AMA says soda taxes should be used to fund antiobesity programs

The Los Angeles Times “Booster Shots” blog reports, “The American Medical Association voted at its annual meeting to adopt a policy that recognizes soda taxes as one way to pay for antiobesity programs, and that says any such tax revenue should go to programs to treat obesity and related conditions.”

The group, in a “statement … noted that studies have shown sugar-sweetened beverages to be ‘strongly and consistency associated with increased body weight and a number of health conditions like type 2 diabetes.'” Reuters reports that in a statement, AMA board member Dr. Alexander Ding said, “While there is no silver bullet that will alone reverse the meteoric rise of obesity, there are many things we can do to fight this epidemic and improve the health of our nation.”

MedPage Today reports, “The soda tax issue has come up at previous AMA meetings, and certain groups within the association have called outright for a tax on sodas, but the full House of Delegates has never adopted such a policy. The AMA, does, however, have policies supporting taxes on alcohol and tobacco products.”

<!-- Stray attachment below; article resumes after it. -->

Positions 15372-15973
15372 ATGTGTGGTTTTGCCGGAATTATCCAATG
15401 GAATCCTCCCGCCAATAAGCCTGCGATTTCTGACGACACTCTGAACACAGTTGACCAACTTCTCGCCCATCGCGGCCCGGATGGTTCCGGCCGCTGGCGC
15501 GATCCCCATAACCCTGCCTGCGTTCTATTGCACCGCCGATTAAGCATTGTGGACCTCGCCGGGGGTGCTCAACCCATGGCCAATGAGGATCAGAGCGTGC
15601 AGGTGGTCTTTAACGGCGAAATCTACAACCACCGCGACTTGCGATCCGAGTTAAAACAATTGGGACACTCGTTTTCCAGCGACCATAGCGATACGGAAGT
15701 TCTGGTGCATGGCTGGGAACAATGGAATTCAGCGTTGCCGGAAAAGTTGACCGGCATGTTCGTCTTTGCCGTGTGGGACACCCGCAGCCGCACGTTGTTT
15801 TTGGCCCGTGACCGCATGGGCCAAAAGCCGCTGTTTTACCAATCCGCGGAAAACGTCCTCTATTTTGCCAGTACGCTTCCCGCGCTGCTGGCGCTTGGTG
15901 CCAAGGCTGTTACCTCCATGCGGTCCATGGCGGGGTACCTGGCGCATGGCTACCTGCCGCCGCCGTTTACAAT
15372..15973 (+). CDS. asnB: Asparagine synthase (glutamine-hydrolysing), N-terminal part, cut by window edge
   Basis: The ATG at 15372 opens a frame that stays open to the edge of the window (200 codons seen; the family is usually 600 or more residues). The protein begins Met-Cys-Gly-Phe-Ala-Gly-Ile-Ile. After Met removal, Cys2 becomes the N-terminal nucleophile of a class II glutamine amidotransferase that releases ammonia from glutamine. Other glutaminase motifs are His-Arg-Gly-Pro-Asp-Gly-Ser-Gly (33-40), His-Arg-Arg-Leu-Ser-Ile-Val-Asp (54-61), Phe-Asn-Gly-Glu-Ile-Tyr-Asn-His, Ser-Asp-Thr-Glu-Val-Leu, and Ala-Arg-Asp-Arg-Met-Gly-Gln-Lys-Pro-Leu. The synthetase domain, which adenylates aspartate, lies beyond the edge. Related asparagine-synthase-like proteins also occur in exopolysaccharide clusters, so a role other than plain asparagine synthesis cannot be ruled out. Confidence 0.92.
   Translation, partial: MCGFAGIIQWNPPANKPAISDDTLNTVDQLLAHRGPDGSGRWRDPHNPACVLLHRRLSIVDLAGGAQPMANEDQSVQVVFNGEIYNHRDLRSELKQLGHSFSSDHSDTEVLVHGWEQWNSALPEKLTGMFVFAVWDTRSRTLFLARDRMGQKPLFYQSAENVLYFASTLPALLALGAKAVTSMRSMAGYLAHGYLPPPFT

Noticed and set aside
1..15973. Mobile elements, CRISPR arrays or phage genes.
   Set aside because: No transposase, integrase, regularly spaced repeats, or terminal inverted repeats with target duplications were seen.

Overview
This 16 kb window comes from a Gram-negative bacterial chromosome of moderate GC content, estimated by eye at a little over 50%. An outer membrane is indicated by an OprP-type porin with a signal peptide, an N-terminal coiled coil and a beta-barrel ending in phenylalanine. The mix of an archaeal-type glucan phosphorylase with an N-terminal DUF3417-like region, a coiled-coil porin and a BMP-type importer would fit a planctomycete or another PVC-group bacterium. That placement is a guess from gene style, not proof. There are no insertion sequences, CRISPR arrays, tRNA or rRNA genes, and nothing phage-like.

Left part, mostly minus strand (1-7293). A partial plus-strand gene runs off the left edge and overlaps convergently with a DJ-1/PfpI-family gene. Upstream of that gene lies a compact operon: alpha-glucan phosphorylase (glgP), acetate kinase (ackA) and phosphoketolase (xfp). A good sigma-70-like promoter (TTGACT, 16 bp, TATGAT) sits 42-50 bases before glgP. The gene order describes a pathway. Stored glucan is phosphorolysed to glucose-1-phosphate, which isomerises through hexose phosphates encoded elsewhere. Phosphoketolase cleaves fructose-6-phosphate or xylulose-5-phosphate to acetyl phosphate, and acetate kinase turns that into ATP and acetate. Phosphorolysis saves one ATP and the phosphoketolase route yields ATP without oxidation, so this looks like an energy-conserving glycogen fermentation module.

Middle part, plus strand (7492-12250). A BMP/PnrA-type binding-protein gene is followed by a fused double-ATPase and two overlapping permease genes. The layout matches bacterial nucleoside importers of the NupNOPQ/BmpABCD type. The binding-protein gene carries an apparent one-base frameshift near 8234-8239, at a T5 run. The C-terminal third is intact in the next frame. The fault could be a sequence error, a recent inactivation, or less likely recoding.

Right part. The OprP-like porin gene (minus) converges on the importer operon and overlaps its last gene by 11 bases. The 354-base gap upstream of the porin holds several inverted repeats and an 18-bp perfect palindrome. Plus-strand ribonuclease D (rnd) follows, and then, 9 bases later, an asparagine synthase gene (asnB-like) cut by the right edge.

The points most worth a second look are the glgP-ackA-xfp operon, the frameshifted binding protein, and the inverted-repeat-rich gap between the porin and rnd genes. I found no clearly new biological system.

The AP reports, “The American Medical Association put its weight behind requiring yearly instruction aimed at preventing obesity for public schoolchildren and teens.” The association “agreed to support legislation that would require classes in causes, consequences and prevention of obesity for first through 12th graders.”

Physicians “will be encouraged to volunteer their time to help with that under the new policy adopted on the final day of the AMA’s annual policymaking meeting.”

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